Imagine 1,000 trillion ops per second

Eugene.Leitl at Eugene.Leitl at
Sun Jan 21 17:02:50 EST 2001

(((sorry for the HTML garbage earlier, blame zdnet))),6061,2676421-2,00.html

magine 1,000 trillion ops per second
By Stephen Shankland and Erich Luening, Special to ZDNet
January 19, 2001 12:25 PM PT

Compaq Computer is teaming with nuclear research facility Sandia National
Laboratories and biotechnology company Celera Genomics to build what is
anticipated to be one of the fastest supercomputers in the world. 

The deal, announced Friday at a Department of Energy news conference in
Washington, will result in a computer that can perform 100 trillion calculations
per second--100 "teraflops"--by 2004, Bill Blake, vice president of
high-performance technical computing at Compaq, said in an interview. A
second phase, which will be open to other bidders besides Compaq, will result in
a "petaflop" machine 10 times faster, the same speed as the Blue Gene machine
under design at IBM. 

The machine will benefit from computer hardware and software research from
all three partners, Blake said. The computer will be used to extract medically
useful information from raw databases of genetic information, but Sandia
officials said the advances also will benefit the nation's nuclear weapons

The deal is one of a series of major contracts for Compaq, whose Unix
computers using the Alpha chip are selling well with technical customers but
not as well with commercial buyers who prefer computers from Sun
Microsystems, Hewlett-Packard and IBM. 

Other major Compaq victories include a $36 million partnership with the
Pittsburgh Supercomputing Center to build a 2,728-CPU machine for academic
use and ASCI Q, a $200 million nuclear weapons simulation machine with
12,000 CPUs to be built at Los Alamos National Laboratory. 

Supercomputer competition
Compaq must reckon with competitor Sun, which is trying to convert its
business success into supercomputer success, and IBM, which has jumped into
the top spot in supercomputer popularity and speed rankings and has the
current fastest machine, a $110 million, 8,192-CPU machine that can perform
12.3 teraflops, about one-eighth the projected speed of the upcoming Compaq

Houston-based Compaq is also developing a supercomputer for the Department
of Energy's National Nuclear Security Administration, which is expected to be
able to perform 30 trillion operations per second once delivered in 2002. 

Rockville, Md.-based Celera for years competed with the federally funded
Human Genome Project to compile a map of human genetic information. The
two efforts joined forces at the last minute, and now Celera and other
companies are trying to benefit from the research. 

The new supercomputer will help in further genomics research and the study of
the structure, function and interactions of proteins in the cells of humans and
other organisms, according to a joint press release. 

Celera will provide applications that life science researchers can use in their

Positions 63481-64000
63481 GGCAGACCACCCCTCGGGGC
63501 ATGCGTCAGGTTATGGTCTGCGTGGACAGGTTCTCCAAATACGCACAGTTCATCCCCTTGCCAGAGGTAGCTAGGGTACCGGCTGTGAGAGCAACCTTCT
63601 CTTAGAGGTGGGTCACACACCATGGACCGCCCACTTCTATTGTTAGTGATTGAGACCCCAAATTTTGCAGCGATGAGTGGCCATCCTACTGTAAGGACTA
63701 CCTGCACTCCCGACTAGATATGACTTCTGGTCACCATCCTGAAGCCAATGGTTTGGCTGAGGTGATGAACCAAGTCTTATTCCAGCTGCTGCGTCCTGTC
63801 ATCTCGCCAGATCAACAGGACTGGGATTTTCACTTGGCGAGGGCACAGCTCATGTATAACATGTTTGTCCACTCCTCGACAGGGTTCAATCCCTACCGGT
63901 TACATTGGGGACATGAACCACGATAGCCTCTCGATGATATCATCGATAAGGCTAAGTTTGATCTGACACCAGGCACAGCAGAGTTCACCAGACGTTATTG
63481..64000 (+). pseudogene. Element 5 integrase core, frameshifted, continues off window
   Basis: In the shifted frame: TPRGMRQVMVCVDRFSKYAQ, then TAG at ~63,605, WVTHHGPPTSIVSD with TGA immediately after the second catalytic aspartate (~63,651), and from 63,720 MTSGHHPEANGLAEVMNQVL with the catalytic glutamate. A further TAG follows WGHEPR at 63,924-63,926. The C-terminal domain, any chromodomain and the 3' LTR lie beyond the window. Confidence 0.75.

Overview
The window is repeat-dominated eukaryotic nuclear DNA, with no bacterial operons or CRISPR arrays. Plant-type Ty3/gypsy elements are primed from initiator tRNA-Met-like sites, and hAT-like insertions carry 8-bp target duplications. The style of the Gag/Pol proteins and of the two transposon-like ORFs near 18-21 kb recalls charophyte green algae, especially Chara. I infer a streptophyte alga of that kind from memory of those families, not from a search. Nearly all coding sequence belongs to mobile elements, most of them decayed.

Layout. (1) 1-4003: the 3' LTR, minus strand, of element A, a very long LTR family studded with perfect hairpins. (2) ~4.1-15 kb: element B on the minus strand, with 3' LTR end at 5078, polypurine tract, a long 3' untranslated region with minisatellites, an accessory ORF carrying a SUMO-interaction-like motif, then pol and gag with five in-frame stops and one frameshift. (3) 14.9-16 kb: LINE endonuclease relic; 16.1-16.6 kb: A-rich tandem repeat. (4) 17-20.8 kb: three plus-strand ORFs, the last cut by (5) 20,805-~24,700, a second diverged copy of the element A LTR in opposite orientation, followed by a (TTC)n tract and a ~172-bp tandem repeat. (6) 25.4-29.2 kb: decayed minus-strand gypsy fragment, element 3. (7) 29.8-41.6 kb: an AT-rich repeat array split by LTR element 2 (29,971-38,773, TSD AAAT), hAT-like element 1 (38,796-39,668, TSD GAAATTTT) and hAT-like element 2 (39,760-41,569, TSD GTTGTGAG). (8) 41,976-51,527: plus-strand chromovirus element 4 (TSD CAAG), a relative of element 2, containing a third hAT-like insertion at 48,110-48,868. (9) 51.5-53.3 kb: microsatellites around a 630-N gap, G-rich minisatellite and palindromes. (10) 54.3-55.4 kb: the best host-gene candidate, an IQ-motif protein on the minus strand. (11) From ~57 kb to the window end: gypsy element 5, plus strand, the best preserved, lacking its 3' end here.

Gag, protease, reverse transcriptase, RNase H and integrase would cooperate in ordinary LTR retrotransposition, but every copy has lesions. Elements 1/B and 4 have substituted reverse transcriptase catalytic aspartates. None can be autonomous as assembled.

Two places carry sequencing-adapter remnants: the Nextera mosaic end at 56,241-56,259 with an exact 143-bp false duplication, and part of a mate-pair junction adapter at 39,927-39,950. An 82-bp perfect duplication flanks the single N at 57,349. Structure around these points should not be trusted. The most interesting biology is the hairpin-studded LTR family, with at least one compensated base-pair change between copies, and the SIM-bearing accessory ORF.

work, such as further mapping of the human genome and other biological

Although terms of the agreement were not disclosed, the three companies plan
to spend millions of dollars, employ hundreds of workers, and develop new
technology as part of the effort, scheduled to be completed in 2004. 

At the press conference Friday, government officials, researchers and industry
executives hailed the supercomputer as the next step in the Human Genome

Advancing human health
With years of experience building computer models of nuclear explosions,
Sandia will assist Celera in building software to analyze biological data. 

The supercomputer will help "to advance the knowledge from the human
genome to improve human health," said Sandia President Paul Robinson.
"Nothing beats the complexity of the Human Genome Project and the
opportunities ahead. We look forward to working in these fields." 

For Compaq, the deal is an example of its ongoing push to add servers and other
high-end computing products to its successful PC business. 

"Compaq has been reforming itself into providing computer and Internet
technology to a whole span of different fields," said Compaq Vice President Bill
Blake. "Part of this move from the desktop to the supercomputer has been with
these partners." 

The new supercomputer likely will have 10,000 to 20,000 CPUs, Blake said.
That number is sufficiently large that the system designers must grapple with
reliability problems not seen in typical business machines, even those with a few
dozen CPUs. 

"You start out on the basis that something will always be broken in the system
somewhere," Blake said. Then designers build monitoring and job scheduling
features that make sure jobs are reassigned to functioning CPUs if one fails. 

The Compaq machine will take advantage of future Compaq Alpha chip designs
that build networking abilities straight into the chip itself, Blake said in the
interview. This feature will allow more CPUs to communicate directly with each
other or to route shared information along from one chip to another as fast as

"We're optimizing a special form of network between all the Alphas," Blake

This architecture varies considerably from that used by IBM, which prefers to
have a smaller number of nodes, each with multiple CPUs and connected to
central high-speed switches.

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